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Keep Your Kids Healthy at School with Immunizations

Hispanic mother & daughter at SFCHC for immunization
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Back-to-school season is a time for new school supplies, backpacks, activities and friendships. It’s also a time for parents to make sure their children are up to date on all vaccinations.

Vaccines work with your body’s natural defenses to help you safely develop immunity to disease. Children are most vulnerable when they are born, so it’s important to follow the vaccination schedule provided by your child’s pediatrician. Although babies are typically born with strong immune systems and receive some temporary protection through the transmission of antibodies from their mothers, they still need help fighting bacteria, germs and viruses.

The California Department of Public Health (CDPH) requires that children attending transitional kindergarten through 12th grade be vaccinated against nine diseases before starting school. These include diphtheria, tetanus, pertussis (whooping cough), polio, hepatitis B, measles, mumps, rubella and varicella (chickenpox). Students starting 7th grade also need a booster dose of the tetanus, diphtheria and pertussis vaccine.

Schools, pre-kindergarten facilities and licensed childcare centers are required to enforce immunization requirements, maintain current records and submit status reports to the CDPH. Before the first day of school, parents must submit their child's complete immunization records.

“Parents want to make the best possible decisions for their children, and staying informed is an important first step,” said Dr. Anastasia Williams, a pediatrician at San Fernando Community Health Center (SFCHC). “Every day, children can be exposed to hundreds of viruses and bacteria during normal activities at school, like eating or playing. Vaccines safely trigger a body’s natural immune response, but do not cause the disease.”

The U.S. Centers for Disease Control (CDC) also recommends annual flu and COVID-19 vaccinations for everyone ages six months and older. Children with chronic health conditions, such as asthma or diabetes, are at greater risk of developing serious flu or COVID-19 complications that can lead to hospitalization and even death. Scheduling annual shots is the most effective way to keep them protected.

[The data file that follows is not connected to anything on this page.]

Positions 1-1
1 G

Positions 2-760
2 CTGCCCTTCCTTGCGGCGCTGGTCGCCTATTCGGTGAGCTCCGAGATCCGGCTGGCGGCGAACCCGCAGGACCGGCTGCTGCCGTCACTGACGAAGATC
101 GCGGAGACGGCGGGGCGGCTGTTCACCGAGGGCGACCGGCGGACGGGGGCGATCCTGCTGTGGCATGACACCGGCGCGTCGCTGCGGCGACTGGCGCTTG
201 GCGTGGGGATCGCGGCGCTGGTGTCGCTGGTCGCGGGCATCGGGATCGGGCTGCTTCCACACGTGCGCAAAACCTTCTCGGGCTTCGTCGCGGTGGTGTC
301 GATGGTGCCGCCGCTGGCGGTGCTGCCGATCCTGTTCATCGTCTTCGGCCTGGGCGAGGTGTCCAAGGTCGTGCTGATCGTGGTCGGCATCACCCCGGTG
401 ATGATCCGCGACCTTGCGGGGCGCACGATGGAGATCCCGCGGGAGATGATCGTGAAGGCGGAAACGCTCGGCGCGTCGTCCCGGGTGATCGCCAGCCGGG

“For more than 50 years, flu vaccines have proven safe and effective for millions of people of all ages, including children,” said Dr. Williams. “Children may experience some common side effects, such as soreness, headache or fever. However, these symptoms are typically mild and only mean the vaccine is working. At San Fernando Community Health Center, we are here to help parents keep their children and their families healthy. Vaccines can save lives.”

Research shows that since vaccines were invented, the number of people who become seriously ill or die from vaccine-preventable diseases has dramatically decreased. In addition, many infectious diseases have been eliminated entirely – including diphtheria, smallpox and rubella. Unfortunately, low vaccination rates have allowed measles and other diseases to reappear in the U.S., which is a serious public health concern.

Before a vaccine is recommended for use, the U.S Food and Drug Administration ensures it’s safe and effective. The CDC also closely and constantly monitors the safety of all vaccines. Skipping or delaying shots leaves your child at risk of catching serious diseases at younger ages, when these diseases are most dangerous. That’s why it’s important to follow an immunization schedule that is recommended by your provider and based on independent medical science review.

Today, it’s more important than ever to keep track of your children’s immunization timeline to protect them during every stage of their lives. For more information from the CDPH about school immunization requirements and vaccine safety, please click here.

Author
Stacy Geere

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